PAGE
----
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Research Report

The operational role of remote sensing in forest and landscape management: Focus group discussion proceedings

Gen Takao
Hari Priyadi
Wim Ikbal Nursal
Copyright Date: Jan. 1, 2010
Pages: 112
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Table of Contents

  1. (pp. vi-vi)
    Markku Kanninen

    I welcome the participants to CIFOR in Bogor. I am particularly happy to see so many participants from organisations or groups that have actually been involved in landscape or land use management. I am aware that some of the participants have come from national parks and other organisations that already use remote sensing (RS).

    I feel that it is very important to share experiences so that participants could prepare themselves to use RS as part of their landscape management activities. I believe that in terms of the evolution of remote sensing, two important aspects stand out.

    First, it appears that...

  2. (pp. 1-2)

    Remote sensing (RS) is both a technology and a science. It is used to observe objects from a distance, especially from above, so as to measure and monitor them in a way that is quite different from taking direct measurements on the ground. The technology has been the subject of a vast amount of research and development, including work on sensors, processing and analysis. Since its introduction, RS has been assumed to contribute to forest and landscape management, and studies made using RS have undoubtedly improved understanding and management of the study sites.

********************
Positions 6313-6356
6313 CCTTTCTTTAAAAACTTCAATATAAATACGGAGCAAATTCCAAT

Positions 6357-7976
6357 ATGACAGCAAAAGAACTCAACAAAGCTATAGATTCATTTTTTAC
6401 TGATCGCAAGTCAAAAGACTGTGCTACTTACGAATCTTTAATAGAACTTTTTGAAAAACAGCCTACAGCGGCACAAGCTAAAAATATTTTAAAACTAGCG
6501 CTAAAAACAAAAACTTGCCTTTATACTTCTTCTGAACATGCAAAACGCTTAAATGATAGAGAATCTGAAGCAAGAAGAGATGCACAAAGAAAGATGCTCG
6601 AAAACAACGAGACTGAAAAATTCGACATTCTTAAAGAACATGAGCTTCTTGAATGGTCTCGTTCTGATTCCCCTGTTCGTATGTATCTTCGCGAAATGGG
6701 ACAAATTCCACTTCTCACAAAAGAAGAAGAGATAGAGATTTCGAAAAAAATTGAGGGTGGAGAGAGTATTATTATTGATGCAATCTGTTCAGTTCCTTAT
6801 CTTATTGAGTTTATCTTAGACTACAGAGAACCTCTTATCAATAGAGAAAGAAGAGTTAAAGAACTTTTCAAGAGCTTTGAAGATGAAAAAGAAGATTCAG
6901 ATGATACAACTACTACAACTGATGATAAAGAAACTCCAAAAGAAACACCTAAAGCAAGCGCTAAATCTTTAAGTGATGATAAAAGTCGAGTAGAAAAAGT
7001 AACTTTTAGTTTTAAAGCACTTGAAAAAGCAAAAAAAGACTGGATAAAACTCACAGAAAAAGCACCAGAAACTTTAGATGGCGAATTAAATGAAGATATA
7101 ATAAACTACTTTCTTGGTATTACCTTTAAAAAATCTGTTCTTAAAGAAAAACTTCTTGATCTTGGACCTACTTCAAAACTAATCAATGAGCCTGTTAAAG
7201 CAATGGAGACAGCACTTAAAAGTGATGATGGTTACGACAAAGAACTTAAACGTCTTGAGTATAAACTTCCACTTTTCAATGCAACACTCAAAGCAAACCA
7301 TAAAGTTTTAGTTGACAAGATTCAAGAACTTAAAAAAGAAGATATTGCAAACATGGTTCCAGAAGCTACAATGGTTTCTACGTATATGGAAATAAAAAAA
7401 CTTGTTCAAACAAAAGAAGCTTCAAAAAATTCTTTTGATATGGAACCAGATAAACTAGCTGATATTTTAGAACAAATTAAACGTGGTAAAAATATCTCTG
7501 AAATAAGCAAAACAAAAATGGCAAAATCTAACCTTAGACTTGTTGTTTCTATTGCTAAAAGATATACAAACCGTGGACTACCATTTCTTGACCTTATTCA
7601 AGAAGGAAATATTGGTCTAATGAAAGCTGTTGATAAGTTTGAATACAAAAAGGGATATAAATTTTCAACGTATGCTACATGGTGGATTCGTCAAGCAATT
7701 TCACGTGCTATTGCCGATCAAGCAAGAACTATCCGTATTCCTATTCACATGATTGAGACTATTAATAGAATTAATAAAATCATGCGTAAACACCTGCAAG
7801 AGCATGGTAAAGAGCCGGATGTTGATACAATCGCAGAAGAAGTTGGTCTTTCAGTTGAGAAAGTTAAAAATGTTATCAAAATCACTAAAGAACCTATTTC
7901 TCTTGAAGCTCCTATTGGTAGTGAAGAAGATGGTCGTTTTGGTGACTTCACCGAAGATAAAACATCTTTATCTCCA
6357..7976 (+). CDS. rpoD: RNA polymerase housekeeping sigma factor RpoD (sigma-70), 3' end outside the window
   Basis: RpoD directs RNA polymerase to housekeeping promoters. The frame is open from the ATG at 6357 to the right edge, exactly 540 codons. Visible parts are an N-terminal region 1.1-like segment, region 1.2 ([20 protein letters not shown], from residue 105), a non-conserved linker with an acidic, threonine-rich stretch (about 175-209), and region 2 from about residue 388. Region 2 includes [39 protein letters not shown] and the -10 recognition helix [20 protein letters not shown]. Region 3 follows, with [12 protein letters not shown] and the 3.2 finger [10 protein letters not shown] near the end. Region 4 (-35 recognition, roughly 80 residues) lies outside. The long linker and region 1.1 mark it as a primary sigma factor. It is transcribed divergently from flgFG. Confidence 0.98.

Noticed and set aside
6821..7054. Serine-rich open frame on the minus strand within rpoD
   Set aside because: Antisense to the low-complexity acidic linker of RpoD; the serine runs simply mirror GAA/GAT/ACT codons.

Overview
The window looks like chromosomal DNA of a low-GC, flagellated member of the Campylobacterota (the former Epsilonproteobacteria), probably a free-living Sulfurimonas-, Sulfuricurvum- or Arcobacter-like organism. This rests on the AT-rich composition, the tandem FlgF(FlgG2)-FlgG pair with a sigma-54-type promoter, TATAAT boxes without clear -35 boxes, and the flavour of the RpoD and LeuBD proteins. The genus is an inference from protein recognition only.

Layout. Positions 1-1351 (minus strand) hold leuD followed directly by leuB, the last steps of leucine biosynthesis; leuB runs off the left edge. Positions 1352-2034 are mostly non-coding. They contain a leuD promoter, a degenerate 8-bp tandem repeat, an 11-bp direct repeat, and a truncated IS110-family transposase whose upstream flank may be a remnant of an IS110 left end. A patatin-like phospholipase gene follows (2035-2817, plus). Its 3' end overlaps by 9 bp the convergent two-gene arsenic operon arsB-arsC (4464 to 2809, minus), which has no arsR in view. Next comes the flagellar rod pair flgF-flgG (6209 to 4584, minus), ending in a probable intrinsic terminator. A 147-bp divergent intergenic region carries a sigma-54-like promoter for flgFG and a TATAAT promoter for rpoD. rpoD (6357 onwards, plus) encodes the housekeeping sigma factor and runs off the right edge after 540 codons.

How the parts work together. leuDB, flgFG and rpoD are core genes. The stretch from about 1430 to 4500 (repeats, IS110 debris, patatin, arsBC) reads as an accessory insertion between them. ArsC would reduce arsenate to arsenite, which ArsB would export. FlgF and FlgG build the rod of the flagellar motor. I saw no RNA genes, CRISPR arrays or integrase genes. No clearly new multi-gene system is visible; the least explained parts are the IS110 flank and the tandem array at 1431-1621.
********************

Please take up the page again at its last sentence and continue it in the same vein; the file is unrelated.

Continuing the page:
However, RS has not contributed to operational...

  3. (pp. 3-6)

    Prior to the focus group discussion, a preliminary questionnaire was sent to each of the 13 participating organisations. It consisted of two questions: ‘What are your experiences with remote sensing?’ and ‘What are your expectations of remote sensing?’.

    Q1. What are your experiences with remote sensing?

    Q2. What are your expectations of remote sensing?

    What are your current interests or problems to which remote sensing might be applied? What are your expectations or hopes for the future of remote sensing? What constraints do you anticipate in applying remote sensing in your operational management? Do you think remote sensing will be...

  4. (pp. 7-12)
    Gen Takao, Lilik Budi Prasetyo, Indrawan Suryadi, Damsir Chaniago, Werdi Septiana, Michael Padmanaba and Gusti Herdiansyah

    Today there is a great variety of remote sensing data, with a wide range of resolutions and some new types of sensors. Nevertheless, the technology still has not successfully been applied to real forest management at the tactical level. Possible reasons include cost, capacity and institutional problems. Application of RS for forest management should be based on operational knowledge and experience and be embedded in regular management operations; also necessary is a functional relationship between managers and remote sensing experts to overcome the gaps between the technology and the demands.